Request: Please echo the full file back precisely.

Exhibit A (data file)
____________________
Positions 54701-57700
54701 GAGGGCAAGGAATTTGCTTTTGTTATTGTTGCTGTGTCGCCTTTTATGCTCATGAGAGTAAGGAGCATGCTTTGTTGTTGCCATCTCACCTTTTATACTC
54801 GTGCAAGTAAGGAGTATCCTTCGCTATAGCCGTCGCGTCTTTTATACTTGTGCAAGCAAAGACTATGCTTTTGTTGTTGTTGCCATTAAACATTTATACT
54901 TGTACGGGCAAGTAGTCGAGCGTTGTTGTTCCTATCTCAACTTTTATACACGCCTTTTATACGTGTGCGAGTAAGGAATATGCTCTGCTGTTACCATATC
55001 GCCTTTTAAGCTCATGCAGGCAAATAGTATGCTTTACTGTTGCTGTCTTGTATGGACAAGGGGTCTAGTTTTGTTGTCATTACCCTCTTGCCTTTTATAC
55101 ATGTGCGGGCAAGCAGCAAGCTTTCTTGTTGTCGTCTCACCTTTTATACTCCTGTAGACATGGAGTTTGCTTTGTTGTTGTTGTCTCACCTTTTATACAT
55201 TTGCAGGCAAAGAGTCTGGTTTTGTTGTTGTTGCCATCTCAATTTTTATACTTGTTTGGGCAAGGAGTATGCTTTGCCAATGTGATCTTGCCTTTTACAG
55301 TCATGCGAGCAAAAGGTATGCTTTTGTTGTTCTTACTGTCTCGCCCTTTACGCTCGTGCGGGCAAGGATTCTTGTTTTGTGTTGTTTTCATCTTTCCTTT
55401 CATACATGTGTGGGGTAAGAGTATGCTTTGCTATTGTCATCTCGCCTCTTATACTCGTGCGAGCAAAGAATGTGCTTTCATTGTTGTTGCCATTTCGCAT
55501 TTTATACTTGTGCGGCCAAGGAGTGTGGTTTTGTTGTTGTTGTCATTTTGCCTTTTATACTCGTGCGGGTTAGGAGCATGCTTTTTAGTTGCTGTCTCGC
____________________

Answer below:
Positions 54701-57700
54701 GAGGGCAAGGAATTTGCTTTTGTTATTGTTGCTGTGTCGCCTTTTATGCTCATGAGAGTAAGGAGCATGCTTTGTTGTTGCCATCTCACCTTTTATACTC
54801 GTGCAAGTAAGGAGTATCCTTCGCTATAGCCGTCGCGTCTTTTATACTTGTGCAAGCAAAGACTATGCTTTTGTTGTTGTTGCCATTAAACATTTATACT
54901 TGTACGGGCAAGTAGTCGAGCGTTGTTGTTCCTATCTCAACTTTTATACACGCCTTTTATACGTGTGCGAGTAAGGAATATGCTCTGCTGTTACCATATC
55001 GCCTTTTAAGCTCATGCAGGCAAATAGTATGCTTTACTGTTGCTGTCTTGTATGGACAAGGGGTCTAGTTTTGTTGTCATTACCCTCTTGCCTTTTATAC
55101 ATGTGCGGGCAAGCAGCAAGCTTTCTTGTTGTCGTCTCACCTTTTATACTCCTGTAGACATGGAGTTTGCTTTGTTGTTGTTGTCTCACCTTTTATACAT
55201 TTGCAGGCAAAGAGTCTGGTTTTGTTGTTGTTGCCATCTCAATTTTTATACTTGTTTGGGCAAGGAGTATGCTTTGCCAATGTGATCTTGCCTTTTACAG
55301 TCATGCGAGCAAAAGGTATGCTTTTGTTGTTCTTACTGTCTCGCCCTTTACGCTCGTGCGGGCAAGGATTCTTGTTTTGTGTTGTTTTCATCTTTCCTTT
55401 CATACATGTGTGGGGTAAGAGTATGCTTTGCTATTGTCATCTCGCCTCTTATACTCGTGCGAGCAAAGAATGTGCTTTCATTGTTGTTGCCATTTCGCAT
55501 TTTATACTTGTGCGGCCAAGGAGTGTGGTTTTGTTGTTGTTGTCATTTTGCCTTTTATACTCGTGCGGGTTAGGAGCATGCTTTTTAGTTGCTGTCTCGC